Ofgem has appeared to knock back the implementation of proposed reforms to network charging under the controversial Targeted Charging Review (TCR).
In a letter to stakeholders today, Ofgem confirmed that it was leaning towards the later dates in its proposed implementation of any reforms.
With regard to reforms of embedded benefits, having originally stated that it was considering whether or not to implement reforms by either April 2020 or April 2021, the regulator has today all but ruled out implementing them next year, confirming April 2021 to be its preferred option.
The regulator has also proposed a new timeline for implementing changes to residual charging. Ofgem initially proposed to either implement them in full on April 2021 or phase them out between 2021 and 2023, but it is now including a complete phase out in April 2023 as another leading option.
It has too proposed a slight change to how network access reforms could be implemented, and is considering implementing changes to both transmission charges and distribution arrangements at the same time in April 2023.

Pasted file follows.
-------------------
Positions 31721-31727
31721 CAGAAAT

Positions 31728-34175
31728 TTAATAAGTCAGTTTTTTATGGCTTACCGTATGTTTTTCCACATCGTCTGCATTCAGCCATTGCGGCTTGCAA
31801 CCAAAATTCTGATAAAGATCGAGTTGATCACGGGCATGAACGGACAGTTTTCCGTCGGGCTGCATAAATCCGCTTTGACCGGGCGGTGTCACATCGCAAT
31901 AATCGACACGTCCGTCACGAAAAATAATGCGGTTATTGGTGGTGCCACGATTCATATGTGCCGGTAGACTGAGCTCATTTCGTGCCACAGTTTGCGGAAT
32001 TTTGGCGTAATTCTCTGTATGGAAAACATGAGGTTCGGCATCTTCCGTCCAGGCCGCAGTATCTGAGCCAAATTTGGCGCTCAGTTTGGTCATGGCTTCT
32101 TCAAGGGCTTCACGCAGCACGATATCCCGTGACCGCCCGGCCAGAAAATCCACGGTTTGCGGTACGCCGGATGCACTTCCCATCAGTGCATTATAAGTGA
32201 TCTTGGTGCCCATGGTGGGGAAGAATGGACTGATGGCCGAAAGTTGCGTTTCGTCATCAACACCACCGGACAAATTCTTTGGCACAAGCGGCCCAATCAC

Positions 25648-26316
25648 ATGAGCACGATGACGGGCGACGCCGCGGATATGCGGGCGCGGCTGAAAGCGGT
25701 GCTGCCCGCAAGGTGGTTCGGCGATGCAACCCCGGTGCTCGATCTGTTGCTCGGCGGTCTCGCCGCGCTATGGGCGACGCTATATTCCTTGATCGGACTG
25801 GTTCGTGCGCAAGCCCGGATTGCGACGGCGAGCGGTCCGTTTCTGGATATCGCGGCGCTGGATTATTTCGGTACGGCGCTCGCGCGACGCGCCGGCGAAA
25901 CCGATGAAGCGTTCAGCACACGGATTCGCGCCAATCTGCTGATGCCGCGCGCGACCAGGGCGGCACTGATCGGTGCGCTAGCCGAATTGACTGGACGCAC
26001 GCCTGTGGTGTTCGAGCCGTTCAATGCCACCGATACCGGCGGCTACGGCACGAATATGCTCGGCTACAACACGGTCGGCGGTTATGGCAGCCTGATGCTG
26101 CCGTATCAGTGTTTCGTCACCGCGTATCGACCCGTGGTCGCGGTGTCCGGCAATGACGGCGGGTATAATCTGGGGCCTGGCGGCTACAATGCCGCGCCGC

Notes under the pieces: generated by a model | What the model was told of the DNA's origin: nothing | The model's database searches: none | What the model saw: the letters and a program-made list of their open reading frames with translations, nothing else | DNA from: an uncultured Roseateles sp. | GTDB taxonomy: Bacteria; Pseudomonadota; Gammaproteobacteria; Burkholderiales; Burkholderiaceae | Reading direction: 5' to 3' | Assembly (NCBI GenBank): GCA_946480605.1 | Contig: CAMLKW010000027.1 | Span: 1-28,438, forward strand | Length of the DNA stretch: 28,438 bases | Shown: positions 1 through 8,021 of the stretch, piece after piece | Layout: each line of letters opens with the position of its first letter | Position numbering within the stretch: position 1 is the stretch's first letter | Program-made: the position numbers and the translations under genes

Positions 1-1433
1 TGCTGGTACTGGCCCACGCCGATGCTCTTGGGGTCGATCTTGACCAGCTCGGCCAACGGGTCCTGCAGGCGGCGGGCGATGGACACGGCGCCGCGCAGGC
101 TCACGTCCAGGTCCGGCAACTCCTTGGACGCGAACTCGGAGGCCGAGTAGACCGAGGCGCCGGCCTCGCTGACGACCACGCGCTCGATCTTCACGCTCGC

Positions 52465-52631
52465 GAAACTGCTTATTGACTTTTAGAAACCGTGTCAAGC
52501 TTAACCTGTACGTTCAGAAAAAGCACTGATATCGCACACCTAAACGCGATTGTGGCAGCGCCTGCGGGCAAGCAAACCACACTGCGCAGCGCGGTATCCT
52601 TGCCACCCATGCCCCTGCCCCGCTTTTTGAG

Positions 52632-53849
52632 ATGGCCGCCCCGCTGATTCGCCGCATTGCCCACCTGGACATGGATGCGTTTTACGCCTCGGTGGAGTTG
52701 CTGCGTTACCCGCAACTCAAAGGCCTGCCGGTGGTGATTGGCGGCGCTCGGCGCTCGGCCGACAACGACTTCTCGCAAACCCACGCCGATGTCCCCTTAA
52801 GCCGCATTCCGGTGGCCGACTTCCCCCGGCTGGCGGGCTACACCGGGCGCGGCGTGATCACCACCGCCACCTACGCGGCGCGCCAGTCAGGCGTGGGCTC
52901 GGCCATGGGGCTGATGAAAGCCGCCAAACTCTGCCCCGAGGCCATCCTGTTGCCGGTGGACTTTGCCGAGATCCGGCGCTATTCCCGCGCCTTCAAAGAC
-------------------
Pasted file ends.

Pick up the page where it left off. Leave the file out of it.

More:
Authoring the letter, Ofgem’s deputy director for electricity charging and access Andy Burgess, said the regulator was taking an holistic review of network charging.
The TCR has proven to be a highly contentious set of proposals, and the letter comes soon after the reforms have come under intense scrutiny.
Analysis by both economic consultancy Oxera and energy research firm Aurora have criticised elements of the proposals, claiming that their respective analyses have identified that the reforms could significantly hinder renewables developments and end up having counterintuitive results.
Having published its minded to decisions last November, Ofgem is due to unveil its decisions in a policy paper published next month.